• Instructor(s): Anderson, Riana (Residential);
  • Prerequisites: none
  • Advisory Prerequisites: PUBHLTH 200
  • Description: Given persistent challenges to Black American health in the US, this course explores fundamental systems aiding to and robust strengths resisting against health inequalities. Taking a culturally-specific approach to understanding lived experiences of Black Americans, we examine ways in which systems adapt to and must change for optimal health development.
  • Learning Objectives: 1. To explore the mental and physical health trajectories of Black youth. 2. To understand how familial, community, and system-level factors impact the well-being of Black youth. 3. To consider (e.g., discover, discuss, and/or develop) effective interventions for Black children, families, and communities.
  • Syllabus for PUBHLTH308

PUBHLTH309: Hunger in America: Building Skills to Feed Communities

  • Undergraduate level
  • Residential
  • Winter term(s) for residential students;
  • 3 Credit Hour(s) for residential students;
  • Instructor(s): Aaronson, Susan Bauer, Kate (Residential);
  • Prerequisites: None
  • Advisory Prerequisites: None
  • Description: Food insecurity, or a lack of consistent access to enough food for an active, healthy life, affects 1 in 8 Americans, and nearly 1 in 3 University of Michigan students. Food insecurity is caused by the intersection of a wide range of factors, from personal cooking skills to neighborhood food access to federal food policies. For this reason, fighting food insecurity in the US requires advocates with diverse skills, knowledge, and perspectives working together. This course seeks to provide students at the University of Michigan with these skills, knowledge, and perspectives, allowing them to become leaders to improve their own health and wellbeing and that of their communities and nationwide. To accomplish this, the course will integrate community visits; in-classroom, hands-on activities; and instructor-guided seminars to help students understand the experience and impacts of food insecurity across critical life stages of development (children, young adults, seniors).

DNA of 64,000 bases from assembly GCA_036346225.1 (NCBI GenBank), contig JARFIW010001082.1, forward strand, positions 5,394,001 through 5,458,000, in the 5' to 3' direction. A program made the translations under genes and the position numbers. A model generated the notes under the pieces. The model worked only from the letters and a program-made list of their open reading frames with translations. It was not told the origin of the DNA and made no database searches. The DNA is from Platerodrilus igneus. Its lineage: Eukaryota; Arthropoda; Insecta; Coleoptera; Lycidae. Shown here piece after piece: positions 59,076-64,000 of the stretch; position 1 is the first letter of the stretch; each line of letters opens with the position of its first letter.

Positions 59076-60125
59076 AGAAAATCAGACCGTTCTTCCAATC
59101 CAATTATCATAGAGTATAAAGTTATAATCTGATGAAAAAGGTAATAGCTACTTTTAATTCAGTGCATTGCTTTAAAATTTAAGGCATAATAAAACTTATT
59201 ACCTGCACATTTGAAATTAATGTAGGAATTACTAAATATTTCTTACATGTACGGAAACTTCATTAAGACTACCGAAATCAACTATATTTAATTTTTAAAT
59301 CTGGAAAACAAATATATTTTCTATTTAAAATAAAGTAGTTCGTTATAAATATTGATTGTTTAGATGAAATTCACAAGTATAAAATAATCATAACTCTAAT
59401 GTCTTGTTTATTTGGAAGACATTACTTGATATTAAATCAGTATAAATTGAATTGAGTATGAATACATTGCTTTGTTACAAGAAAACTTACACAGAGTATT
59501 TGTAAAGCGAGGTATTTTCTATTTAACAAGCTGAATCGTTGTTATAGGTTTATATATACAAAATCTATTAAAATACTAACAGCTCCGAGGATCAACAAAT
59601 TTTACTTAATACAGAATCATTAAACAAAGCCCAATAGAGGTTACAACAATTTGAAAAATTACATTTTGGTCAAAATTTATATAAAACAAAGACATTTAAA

• Learning Objectives: Identify the relationships between social, economic, community, and personal circumstances that contribute to food insecurity. (Competency 1) Describe how food insecurity impacts social, physical, mental, and intellectual wellbeing. (Competency 1) Understand the role of community-based resources in combating food insecurity. (Competency 1) Understand the role that state and federal nutrition assistance programs have in addressing food insecurity and mitigating impacts of food insecurity. (Competency 1) Design nutritionally-adequate and financially-feasible menus for vulnerable individuals and families. (Competency 2) Demonstrate ability to access and purchase low-cost, nutritionally adequate food that aligns with federal food assistance requirements. (Competency 2) Demonstrate ability to prepare basic, affordable, socially-acceptable and nutritionally-balanced meals. (Competency 2)
  • Syllabus for PUBHLTH309

PUBHLTH310: Nutrition in the life cycle

  • Undergraduate level
  • Residential
  • Winter term(s) for residential students;
  • 3 Credit Hour(s) for residential students;
  • Instructor(s): Anderson, Olivia (Residential);
  • Prerequisites: None
  • Advisory Prerequisites: Introductory chemistry lecture, Introductory biology lecture